Reinhard Goebel & Musica Antiqua KölnWedding Cantatas
Schäfer and Goebel Perform Bach Wedding Cantatas
Donald Satz wrote (October 18, 1999):
Most Bach cantata recordings have multiple vocal soloists with the result that no one soloist will either ruin the performance or make it an outstanding one. But, in the new DG Bach cantata recording, Christine Schäfer is the only soloist, and the recording falls or rises on her shoulders.
As for non-vocal particulars, Goebel and his group do a fine job as I expected they would; Goebel has recorded many Bach works, and his Orchestral Suites and Brandenburg Concertos are about as good as I could want. The recorded sound is excellent - crisp with plenty of richness.
Back to Schäfer. I consider her voice relatively dark and husky in Bach. That's no problem, but there was a "hooty" quality to her singing on the disc, which did distract from my enjoyment.
For cantata BWV 51, I compared Schäfer/Goebel to Gardiner on Philips, which was coupled with the Magnificat (BWV 243). Gardiner is better, and the singing is also. Gardiner is more expressive and digs below the surface to a degree Goebel does not engage in. I do emphasise that Gardiner's BWV 51 is the best I've heard, so Goebel is being compared to tough competition.
Overall, the new disc is a fine one, but neither the orchestral support nor the singing meets the highest standards of competition.
Don's Conclusion: Worth Sampling
Jeff Leone wrote (October 19, 1999):
I think the recording is great. Schäfer adds an interesting element to these favourite Cantatas. Goebel and MAK are excellent! Goebel has slowed down a bit from his usual tempi, which I usually like, and he still sounds great. Also, its nice to see that he has been playing the violin lately in his recordings since he wasn't a few years ago.
On another note, (already discussed in earlier threads) this recording is extremely important (in my perspective) because it really brings EM and HIP to mainstream classical music. Just one quick note on that: it wasn't even released under the Archiv label, just the popular DG label. Very interesting. I think DG is really coming along by trying to "mainstream" HIP though integration into its main label (like Decca), but they still leave Archiv in existence for those more "scholarly" recordings (like McCreesh's Bach) and the less well known works. Great job DG! (IF only they'll release everything in the US!)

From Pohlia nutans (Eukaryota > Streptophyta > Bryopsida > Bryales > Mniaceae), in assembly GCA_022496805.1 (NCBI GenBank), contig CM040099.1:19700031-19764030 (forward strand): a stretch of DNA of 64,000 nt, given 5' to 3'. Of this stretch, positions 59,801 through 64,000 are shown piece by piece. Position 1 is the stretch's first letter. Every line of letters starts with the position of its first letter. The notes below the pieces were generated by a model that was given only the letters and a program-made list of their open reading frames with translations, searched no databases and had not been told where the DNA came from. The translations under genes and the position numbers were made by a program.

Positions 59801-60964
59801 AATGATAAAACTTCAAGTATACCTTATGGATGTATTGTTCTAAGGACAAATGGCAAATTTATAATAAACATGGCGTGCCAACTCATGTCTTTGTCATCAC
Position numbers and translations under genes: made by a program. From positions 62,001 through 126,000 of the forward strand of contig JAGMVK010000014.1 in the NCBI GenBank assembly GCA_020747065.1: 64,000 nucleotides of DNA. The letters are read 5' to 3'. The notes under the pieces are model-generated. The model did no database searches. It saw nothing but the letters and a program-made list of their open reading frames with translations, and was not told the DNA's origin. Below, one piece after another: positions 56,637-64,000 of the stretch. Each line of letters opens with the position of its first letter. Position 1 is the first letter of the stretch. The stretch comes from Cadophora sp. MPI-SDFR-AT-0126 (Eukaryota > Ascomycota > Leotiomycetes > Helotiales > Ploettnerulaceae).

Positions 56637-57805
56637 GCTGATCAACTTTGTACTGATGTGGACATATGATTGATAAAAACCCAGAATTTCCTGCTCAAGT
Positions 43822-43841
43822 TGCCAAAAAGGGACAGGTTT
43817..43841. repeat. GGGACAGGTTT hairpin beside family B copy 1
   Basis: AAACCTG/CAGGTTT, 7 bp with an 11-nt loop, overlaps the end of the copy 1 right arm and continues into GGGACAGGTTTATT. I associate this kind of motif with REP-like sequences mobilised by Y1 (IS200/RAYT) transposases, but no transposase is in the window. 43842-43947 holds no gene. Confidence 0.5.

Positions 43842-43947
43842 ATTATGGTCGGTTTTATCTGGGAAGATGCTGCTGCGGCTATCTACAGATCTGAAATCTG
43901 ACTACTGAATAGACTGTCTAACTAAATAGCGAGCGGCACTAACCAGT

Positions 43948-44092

Simon Crouch wrote (October 19, 1999):
I'm afraid that there is rather prosaic reason for releasing this on the main DG label - The Archiv label has been dropped altogether! To quote Hugh Canning in this week's Sunday Times: "...how dotty to drop the premier brand name in early-music recording!" BTW, Canning's review of this disc is rather damning of Schäfer's singing but praises Goebel and his orchestral forces.
Donald Satz wrote (October 19, 1999):
I'm glad Jeff likes the recording so much. Jeff, could you tell me about that "interesting element" Schäfer provides? Maybe I'm missing something in her interpretation.
Yes, Goebel did slow down for this recording. I wish he had taken more risks in his performance. But, he is an excellent Bach conductor, and I'll continue to get his recordings as soon as they are released.
Jeff Leone wrote (October 19, 1999):
I wouldn't be afraid of that. I really don't think that will happen. Archiv is set to release new CD's this month, as they did last month. A new Minkowski CD of Händel Latin works from Rome (Should be amazing!) and a CD of Bach Arias with a new ensemble I've never heard of and soprano Kožená. So looks doubtful that they will drop it. But... if they do, who cares? Look at Decca, for example. Since they've drooped L'Oiseau-Lyre, several good HIP recordings have been released, and by being merged with Decca, I believe the resources (i.e. performers, soloists) available to Early Music have increased greatly. Also, these CD's have become somewhat readily available, unlike before. So maybe it is not a bad idea.
Luis Villalba wrote (October 19, 1999):
Are you sure the Archiv label is dead? Excuse me for the grandiloquence, but it would be the end of an era.
Jeff Leone wrote (October 19, 1999):
The Archiv Label is still going strong and there are no signs that DG will drop it, to my knowledge at least.
Simon Crouch wrote (October 20, 1999):
(Archiv label) Well, I'm not sure - I've just relayed what I've read in the Sunday Times. But, adding to that, Archiv seems to have disappeared from DG's Website.
New releases are trickling out, but one would expect that as the funnel empties.
Luis Villalba wrote (October 20, 1999):
(Archiv label) Thanks for the info, as well as for your frequent very insightful entries.
Steven L. Guy wrote (October 19, 1999):
I too like Schäfer - I think she is happily yet another one of those singers like Anne Sofie von Otter, Cecilia Bartoli and Dawn Upshaw and so on, who are quite at home with period ensembles as well as modern orchestras.